This article was translated to English, and was originally published for deviceplus.jp.
This series will focus on learning the principles and basics of crafting electronic kits through simple crafts made with Raspberry Pi. Teaching us today will be Mrs. Naomi Ito, author of a series of books explaining about “deep mechanisms” in the media art field. In this article we’ll be applying all of the mechanisms we’ve learned up to now and go over the techniques and processes for building a new piece.
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Nice to meet you all again, it’s Naomi (I wonder if I have to keep introducing myself like this). Lately, I’ve done a couple of electronic kit workshops in a variety of places, including exhibitions on some pieces. I’ve learned a lot through that experience. Looking at this series of articles as a whole, today’s piece will be the fourth. We’ll be using the sensor I introduced in the third article to make some simple pieces, so let’s get things rolling!
The Photo Reflector RPR-220 is a combination of an infrared LED and a phototransistor that detects the presence or absence of light by reflecting it on an object. If you look at the data sheet, it is written as a copier or office automation equipment, so it may be used to detect the movement and position of mechanical objects such as paper, gears and cams.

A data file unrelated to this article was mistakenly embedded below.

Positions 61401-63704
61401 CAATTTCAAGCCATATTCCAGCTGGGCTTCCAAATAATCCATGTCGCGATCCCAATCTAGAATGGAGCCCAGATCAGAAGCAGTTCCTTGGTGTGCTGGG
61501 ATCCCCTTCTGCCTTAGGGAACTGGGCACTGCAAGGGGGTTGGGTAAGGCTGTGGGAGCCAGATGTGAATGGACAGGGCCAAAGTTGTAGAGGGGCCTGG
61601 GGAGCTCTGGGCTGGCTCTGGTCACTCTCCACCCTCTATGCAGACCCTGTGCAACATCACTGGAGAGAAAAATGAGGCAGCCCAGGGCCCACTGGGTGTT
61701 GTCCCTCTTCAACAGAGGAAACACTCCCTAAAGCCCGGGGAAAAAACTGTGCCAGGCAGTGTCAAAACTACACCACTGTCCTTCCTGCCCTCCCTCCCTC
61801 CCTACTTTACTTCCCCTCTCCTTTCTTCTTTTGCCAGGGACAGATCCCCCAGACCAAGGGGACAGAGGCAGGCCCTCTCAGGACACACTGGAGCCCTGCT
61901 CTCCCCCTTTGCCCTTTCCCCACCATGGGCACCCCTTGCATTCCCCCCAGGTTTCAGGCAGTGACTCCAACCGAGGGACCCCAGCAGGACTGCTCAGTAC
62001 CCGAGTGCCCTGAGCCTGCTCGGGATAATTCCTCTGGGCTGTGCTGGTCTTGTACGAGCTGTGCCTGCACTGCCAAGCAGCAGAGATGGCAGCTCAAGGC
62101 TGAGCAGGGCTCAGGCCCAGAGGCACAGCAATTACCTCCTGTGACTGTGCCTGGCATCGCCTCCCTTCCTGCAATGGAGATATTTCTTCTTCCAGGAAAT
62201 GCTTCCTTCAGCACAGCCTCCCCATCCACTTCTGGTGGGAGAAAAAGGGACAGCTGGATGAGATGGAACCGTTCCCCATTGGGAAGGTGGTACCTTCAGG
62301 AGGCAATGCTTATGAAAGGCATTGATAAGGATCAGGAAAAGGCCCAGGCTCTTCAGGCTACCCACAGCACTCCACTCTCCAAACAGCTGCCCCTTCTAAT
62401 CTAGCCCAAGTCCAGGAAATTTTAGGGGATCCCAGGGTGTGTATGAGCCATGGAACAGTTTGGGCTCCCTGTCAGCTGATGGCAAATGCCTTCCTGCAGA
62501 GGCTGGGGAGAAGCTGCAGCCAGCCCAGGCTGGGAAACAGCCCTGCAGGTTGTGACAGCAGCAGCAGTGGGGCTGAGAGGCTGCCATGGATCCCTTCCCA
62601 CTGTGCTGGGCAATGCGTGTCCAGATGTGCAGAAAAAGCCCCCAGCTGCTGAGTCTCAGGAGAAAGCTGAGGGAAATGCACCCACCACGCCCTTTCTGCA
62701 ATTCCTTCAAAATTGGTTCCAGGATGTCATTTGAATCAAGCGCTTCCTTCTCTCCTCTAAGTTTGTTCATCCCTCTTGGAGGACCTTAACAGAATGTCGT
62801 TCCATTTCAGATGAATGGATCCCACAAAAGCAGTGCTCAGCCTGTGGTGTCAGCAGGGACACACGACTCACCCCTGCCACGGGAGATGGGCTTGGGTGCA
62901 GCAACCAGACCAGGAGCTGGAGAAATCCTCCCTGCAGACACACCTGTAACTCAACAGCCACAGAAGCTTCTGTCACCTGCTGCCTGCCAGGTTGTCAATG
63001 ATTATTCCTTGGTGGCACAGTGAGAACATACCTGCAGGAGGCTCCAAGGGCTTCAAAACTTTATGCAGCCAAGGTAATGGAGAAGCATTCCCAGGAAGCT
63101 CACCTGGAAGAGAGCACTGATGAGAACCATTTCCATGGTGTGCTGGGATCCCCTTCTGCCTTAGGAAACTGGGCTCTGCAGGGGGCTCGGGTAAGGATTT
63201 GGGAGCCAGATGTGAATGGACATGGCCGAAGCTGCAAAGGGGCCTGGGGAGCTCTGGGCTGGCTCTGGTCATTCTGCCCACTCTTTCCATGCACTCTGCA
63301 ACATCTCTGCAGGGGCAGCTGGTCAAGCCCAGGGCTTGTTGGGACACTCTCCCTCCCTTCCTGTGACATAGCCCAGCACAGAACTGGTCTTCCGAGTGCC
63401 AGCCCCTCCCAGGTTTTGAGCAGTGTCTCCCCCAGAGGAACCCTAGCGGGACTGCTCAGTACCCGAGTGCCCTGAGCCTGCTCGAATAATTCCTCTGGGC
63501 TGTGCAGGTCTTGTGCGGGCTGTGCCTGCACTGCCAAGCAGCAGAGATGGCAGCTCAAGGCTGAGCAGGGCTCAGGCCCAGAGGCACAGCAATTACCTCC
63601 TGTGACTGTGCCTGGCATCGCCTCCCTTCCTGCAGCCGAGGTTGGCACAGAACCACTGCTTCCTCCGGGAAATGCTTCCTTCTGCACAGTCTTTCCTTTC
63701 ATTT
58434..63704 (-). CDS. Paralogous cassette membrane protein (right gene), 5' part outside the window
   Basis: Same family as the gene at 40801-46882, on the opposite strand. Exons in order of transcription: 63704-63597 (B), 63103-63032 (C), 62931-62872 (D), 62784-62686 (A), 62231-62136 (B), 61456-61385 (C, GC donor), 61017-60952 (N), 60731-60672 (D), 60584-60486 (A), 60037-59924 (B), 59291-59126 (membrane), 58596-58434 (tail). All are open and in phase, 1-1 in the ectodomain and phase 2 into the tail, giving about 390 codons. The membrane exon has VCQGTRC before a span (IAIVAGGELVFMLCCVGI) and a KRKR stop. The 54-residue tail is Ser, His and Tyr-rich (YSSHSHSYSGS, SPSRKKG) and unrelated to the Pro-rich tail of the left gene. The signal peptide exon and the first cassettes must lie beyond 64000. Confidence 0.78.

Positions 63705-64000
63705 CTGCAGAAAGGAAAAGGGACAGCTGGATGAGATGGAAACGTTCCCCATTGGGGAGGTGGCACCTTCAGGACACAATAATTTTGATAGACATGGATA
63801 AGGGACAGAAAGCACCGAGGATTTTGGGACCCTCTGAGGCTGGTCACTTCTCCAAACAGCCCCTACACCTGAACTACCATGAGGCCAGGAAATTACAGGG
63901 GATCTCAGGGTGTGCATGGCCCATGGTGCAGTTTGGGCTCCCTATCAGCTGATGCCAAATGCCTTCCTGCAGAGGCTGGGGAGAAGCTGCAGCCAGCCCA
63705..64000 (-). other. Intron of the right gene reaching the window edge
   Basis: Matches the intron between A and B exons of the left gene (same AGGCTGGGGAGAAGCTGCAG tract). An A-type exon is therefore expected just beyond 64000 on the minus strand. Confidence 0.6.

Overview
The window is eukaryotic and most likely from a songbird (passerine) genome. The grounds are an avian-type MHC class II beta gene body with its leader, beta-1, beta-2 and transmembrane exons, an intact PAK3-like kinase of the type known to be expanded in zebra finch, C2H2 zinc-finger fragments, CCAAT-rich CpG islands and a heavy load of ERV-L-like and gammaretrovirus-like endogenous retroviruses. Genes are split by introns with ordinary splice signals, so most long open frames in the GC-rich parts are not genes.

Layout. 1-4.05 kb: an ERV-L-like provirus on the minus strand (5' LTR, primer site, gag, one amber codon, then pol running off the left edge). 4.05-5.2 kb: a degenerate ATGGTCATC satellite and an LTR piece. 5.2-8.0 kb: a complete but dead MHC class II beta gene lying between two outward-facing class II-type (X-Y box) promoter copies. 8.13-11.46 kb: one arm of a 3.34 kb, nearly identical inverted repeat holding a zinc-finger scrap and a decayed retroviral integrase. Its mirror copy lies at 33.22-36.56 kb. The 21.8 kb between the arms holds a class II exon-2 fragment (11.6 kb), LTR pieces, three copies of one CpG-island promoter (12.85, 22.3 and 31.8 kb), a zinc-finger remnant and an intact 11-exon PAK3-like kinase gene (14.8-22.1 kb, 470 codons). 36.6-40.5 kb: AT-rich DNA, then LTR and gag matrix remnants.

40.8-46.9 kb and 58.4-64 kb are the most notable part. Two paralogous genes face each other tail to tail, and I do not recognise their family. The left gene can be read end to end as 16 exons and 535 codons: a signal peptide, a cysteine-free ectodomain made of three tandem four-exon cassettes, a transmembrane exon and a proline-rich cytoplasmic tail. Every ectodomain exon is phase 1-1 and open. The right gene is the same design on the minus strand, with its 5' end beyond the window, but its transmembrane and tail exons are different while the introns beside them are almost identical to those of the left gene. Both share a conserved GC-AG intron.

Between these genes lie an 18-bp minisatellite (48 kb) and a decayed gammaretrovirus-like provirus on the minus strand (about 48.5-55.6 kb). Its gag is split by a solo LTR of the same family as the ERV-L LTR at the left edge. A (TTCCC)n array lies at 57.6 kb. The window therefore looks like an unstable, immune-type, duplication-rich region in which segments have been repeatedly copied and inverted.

Now, what can you do with Raspberry Pi using this? Last time I tried out a simple experiment using an LED that lit up whenever a finger approached nearby. When I tried out a variety of other experiments, I found that even transparent plastic reacts in some places. If you change the angle, such as tilting it, it may not respond. So the infrared light will be reflected on the surface of the plastic and it will enter the light receptor. Even if it is transparent, it does not mean the sensor does not work, rather that the usage has its limitations depending on the conditions and environments.
So you must be thinking, “What can I do with this?” or “What’s interesting that I can make with this?” Since photo reflectors detect objects, there’s no doubt that its role is to detect moving objects. For now, let’s try lining up four objects.